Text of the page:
Most Cypriots follow the Greek Orthodox traditions and associated folklore, from the gift-giving of Saint Basil, also known as Ai-Vasilis, on New Year’s Eve to those little goblins, the kalikantzari, who are said go wild over the holidays. The interior of the island is thickly wooded, and the Department of Forests runs a network of stations selling real pines for domestic use as Christmas trees.
The seasonal atmosphere in mountain villages is particularly ‘Christmassy’ with choirs of young people walking door to door to sing traditional carols known as kalanda, the sound ringing off the whitewashed houses and old stone walls. Some of those songs are believed to be pre-Christian, evolving from ancient Greek verses sung to honour Dionysus, the pagan god of ritual madness and religious ecstasy.
Down at ports and harbours on Epiphany Day, or 6 January, a priest will throw a cross into the cold midwinter water, and brave, or foolhardy, locals will dive in after it. Whoever retrieves the cross is believed to have good luck all year.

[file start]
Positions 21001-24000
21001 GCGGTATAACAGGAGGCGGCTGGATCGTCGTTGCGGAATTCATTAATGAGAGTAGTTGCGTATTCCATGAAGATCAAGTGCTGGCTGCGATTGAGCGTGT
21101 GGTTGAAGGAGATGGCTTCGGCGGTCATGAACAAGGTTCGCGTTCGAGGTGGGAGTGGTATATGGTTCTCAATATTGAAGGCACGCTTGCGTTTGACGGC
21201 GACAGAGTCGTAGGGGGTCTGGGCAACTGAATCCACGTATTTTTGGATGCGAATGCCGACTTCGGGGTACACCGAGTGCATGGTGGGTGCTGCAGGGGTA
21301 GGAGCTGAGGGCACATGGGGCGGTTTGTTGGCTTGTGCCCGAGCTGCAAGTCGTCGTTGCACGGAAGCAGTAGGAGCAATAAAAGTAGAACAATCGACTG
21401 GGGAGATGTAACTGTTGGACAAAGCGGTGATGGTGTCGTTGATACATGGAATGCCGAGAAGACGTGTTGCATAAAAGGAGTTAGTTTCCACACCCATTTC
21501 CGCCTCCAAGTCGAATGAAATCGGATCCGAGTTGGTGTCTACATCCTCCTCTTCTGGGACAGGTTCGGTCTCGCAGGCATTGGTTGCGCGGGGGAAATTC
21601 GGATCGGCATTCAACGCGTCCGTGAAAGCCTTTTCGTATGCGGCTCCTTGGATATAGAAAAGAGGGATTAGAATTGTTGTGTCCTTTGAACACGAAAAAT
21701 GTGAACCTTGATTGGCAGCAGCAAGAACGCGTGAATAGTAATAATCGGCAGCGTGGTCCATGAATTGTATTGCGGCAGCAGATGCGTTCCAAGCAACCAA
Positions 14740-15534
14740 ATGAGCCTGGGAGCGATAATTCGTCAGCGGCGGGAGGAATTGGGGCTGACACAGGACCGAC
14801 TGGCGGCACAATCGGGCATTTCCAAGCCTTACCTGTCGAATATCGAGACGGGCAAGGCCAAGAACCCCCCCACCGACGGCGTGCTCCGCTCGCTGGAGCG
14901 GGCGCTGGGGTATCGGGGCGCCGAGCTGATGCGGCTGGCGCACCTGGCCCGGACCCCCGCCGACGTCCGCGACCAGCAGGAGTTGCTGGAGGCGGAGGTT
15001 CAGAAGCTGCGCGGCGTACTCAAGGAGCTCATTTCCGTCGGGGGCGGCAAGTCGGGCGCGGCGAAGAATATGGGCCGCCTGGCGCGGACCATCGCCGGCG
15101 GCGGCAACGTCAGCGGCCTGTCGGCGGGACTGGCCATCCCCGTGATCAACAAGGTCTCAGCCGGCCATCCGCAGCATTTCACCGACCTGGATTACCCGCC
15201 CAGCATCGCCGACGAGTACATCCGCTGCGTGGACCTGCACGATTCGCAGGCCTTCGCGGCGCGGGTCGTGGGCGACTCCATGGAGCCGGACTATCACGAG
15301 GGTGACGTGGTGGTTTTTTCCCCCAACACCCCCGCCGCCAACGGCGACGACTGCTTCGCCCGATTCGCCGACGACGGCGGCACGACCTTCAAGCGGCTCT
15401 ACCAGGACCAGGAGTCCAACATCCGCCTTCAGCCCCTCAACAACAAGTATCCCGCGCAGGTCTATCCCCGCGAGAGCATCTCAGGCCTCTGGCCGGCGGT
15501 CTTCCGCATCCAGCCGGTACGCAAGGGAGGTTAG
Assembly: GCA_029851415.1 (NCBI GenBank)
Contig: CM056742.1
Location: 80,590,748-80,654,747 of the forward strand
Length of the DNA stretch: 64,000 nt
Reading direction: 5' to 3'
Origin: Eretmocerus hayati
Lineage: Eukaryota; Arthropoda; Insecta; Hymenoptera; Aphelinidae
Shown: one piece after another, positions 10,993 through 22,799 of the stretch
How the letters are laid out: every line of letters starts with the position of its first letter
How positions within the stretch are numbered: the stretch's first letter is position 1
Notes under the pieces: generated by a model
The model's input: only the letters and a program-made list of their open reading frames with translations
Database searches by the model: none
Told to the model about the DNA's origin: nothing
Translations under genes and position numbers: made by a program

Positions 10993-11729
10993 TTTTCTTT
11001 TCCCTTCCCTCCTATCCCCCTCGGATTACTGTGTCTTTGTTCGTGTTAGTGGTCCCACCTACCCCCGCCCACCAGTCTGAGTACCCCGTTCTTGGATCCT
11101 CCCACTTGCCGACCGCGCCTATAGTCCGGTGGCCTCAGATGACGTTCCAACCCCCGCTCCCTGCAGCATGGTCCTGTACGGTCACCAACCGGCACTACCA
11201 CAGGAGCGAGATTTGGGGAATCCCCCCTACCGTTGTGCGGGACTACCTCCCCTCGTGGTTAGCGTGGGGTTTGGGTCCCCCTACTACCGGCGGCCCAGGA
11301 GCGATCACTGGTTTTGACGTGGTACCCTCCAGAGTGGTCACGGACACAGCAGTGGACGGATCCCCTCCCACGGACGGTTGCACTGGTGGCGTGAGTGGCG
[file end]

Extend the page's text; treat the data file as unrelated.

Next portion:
Again, most of the Greek Christmas foods are also eaten on Cyprus, though the popular doughnut-like snacks called kserotiana are sometimes thrown onto rooftops to appease those pesky kalikantzari goblins. The region’s citrus-heavy gastronomy infuses the popular egg lemon soup served on Christmas Day, and its long tradition of spit-roasting meat takes care of the main course. Stuffed turkey or roasted lamb are popular dishes enjoyed at family gatherings.
Christmas bread, or Christopsomo, is baked in a plain style or slightly spiced up, and believed to be a Christian variation on the ancient bloodless sacrifices offered to much older pagan gods. Melomakarona – delicious cookies with cinnamon, orange, nuts and honey syrup – have been made from the same unchanging recipe since the height of the Byzantine Empire.